Cerberus Description

Sometimes instead of using their own hacking tools in various threatening operations, cybercriminals opt to sell them as a service instead. This trend is called malware-as-a-service and is rather popular in the world of cybercrime. This way, even individuals with no technical skills can operate a threat and generate revenue on the backs of innocent users. Recently, malware researchers uncovered a new malware-as-a-service being offered on a hacking forum. This threat is called Cerberus and is believed to have been made in the Russian Federation. Cerberus is an Android-based banking Trojan with impressive abilities to gather important data and avoid malware-debugging software.

Cheap and Updated Regularly

Unlike the popular Anubis banking Trojan, the Cerberus banking Trojan is rather cheap, which is likely to make it garner a significant amount of attention immediately. Furthermore, the creator of the Cerberus Trojan makes sure to update the hacking tool on a regular basis, which will make this malware-as-a-service even more attractive to potential buyers.

Phishing Overlays

The Cerberus banking Trojan relies on display phishing overlays when the user attempts to interact with a legitimate banking application primarily. This Trojan also has a keylogger module, which will allow its operators to collect data from the victim, such as usernames and passwords for various accounts. Furthermore, this threat also can collect the contact list of the user.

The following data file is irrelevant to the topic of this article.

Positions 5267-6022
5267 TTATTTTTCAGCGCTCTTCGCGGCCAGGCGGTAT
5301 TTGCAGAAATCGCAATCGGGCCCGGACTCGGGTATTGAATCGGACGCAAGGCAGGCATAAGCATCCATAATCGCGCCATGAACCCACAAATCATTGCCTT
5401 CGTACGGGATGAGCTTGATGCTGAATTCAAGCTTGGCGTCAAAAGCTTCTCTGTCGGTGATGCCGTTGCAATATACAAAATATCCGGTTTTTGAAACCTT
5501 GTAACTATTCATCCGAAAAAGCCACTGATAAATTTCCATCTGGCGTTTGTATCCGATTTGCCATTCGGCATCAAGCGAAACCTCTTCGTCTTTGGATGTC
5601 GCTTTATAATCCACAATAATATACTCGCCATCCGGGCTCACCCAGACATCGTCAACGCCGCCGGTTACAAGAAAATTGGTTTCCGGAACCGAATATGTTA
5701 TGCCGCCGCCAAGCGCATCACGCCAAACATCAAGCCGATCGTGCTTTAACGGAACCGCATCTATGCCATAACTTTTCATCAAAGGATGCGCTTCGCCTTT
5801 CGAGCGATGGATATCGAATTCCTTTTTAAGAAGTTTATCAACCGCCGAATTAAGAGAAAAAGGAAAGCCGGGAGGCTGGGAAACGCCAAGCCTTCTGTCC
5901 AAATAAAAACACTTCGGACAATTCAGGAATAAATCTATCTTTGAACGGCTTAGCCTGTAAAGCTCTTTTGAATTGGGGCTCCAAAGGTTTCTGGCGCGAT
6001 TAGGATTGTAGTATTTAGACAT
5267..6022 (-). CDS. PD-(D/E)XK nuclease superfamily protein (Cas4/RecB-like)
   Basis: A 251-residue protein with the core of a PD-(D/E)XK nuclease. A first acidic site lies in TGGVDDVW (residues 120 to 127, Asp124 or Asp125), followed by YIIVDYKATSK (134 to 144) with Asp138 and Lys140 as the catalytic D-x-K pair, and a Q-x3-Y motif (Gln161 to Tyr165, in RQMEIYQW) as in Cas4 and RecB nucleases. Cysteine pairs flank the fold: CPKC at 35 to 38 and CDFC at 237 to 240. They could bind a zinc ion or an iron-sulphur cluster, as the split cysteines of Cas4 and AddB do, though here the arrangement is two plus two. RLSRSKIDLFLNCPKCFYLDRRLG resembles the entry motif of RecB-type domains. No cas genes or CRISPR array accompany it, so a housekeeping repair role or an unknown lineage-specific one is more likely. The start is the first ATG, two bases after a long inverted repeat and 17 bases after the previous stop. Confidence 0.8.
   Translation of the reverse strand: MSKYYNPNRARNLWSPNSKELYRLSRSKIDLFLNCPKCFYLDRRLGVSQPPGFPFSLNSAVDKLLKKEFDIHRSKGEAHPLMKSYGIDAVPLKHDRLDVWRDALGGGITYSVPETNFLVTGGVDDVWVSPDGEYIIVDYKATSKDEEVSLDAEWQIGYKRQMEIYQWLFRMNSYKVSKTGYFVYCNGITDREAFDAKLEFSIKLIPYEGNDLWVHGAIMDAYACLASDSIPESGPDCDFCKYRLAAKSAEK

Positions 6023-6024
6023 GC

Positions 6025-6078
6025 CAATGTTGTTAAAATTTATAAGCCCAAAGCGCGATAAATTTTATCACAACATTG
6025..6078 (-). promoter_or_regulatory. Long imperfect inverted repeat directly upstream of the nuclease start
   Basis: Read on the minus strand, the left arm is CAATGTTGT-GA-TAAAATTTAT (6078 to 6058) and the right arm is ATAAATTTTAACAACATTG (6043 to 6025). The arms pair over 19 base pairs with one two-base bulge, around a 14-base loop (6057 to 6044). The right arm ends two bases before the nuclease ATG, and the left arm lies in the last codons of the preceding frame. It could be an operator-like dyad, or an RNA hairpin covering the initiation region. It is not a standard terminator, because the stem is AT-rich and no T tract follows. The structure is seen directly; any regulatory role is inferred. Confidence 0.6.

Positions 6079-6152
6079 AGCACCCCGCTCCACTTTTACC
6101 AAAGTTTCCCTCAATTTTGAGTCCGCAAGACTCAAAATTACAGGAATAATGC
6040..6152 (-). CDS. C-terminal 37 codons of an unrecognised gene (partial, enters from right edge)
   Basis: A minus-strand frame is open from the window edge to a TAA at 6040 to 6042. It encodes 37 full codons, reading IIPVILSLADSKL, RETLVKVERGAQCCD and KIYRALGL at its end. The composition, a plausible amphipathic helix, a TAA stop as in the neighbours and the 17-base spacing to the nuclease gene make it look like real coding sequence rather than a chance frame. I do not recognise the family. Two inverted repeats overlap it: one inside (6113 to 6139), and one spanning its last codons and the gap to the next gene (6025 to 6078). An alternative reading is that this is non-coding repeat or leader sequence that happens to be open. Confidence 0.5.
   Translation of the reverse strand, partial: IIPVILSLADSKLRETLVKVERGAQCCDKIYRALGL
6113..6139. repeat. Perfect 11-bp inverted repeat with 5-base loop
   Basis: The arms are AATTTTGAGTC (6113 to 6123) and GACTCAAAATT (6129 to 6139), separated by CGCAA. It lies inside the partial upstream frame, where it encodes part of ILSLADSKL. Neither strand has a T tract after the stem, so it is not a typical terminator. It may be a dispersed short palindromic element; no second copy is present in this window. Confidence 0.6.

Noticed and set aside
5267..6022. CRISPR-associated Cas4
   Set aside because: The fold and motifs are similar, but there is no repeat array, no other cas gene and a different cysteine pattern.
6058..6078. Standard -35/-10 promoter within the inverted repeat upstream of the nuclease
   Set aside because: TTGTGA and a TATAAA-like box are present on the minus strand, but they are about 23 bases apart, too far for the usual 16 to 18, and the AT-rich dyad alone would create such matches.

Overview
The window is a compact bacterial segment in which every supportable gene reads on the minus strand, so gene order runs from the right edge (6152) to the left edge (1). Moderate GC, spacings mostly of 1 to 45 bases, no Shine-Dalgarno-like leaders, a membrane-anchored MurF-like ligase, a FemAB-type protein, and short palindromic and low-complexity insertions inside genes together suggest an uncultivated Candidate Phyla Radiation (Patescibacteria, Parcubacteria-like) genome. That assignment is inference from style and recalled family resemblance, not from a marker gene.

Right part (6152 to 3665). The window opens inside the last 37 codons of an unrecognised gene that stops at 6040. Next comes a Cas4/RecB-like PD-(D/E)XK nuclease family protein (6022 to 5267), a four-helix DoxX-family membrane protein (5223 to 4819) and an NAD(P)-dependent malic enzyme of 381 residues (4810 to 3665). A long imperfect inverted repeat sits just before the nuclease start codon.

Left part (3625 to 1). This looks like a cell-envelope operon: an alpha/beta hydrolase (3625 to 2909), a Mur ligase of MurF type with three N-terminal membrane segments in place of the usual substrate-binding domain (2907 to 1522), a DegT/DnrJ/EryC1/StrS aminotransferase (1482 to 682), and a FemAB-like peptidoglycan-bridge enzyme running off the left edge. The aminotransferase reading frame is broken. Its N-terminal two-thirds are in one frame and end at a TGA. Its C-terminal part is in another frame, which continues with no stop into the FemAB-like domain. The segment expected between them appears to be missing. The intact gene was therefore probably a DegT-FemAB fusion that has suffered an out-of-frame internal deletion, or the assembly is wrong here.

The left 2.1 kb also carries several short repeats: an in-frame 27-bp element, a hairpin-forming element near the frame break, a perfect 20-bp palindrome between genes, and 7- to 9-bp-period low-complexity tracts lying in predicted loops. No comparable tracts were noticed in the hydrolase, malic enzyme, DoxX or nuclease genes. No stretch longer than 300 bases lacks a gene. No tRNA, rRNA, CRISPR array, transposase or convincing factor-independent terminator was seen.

Limited Number of Banking Applications Targeted

The number of banking websites and applications, which the Cerberus Trojan was programmed to target is still fairly limited. Among them are seven U.S. banking applications, seven French banking applications, and one Japanese banking application. Apart from the banking applications, the Cerberus Trojan also has fifteen non-banking applications on its target list. The threat is capable of detecting when a user opens one of the applications on its list and would trick them into putting in their login credentials in a fake phishing overlay which is almost identical to the legitimate overlay of the banking portal. The Cerberus banking Trojan also may be able to avoid the two-factor authentication, which many banking websites offer as an additional safety measure.

To avoid a potential sandbox environment, the Cerberus banking Trojan uses an interesting technique. This Trojan checks if it is being run on a legitimate device by using one of the sensors that are responsible for counting the user's footsteps - if it stays at zero, the malware will stay dormant. However, if a certain number of footsteps taken are reached, Cerberus will proceed with its harmful activity.

It is likely that many cyber crooks will take an interest in this malware-as-a-service offer, and we may see a surge of attacks involving the Cerberus Trojan in the near future. Android users need to stop underestimating the importance of the security of their devices and make sure to install a legitimate anti-malware application, which will keep their smart devices safe from threats like the Cerberus banking Trojan.

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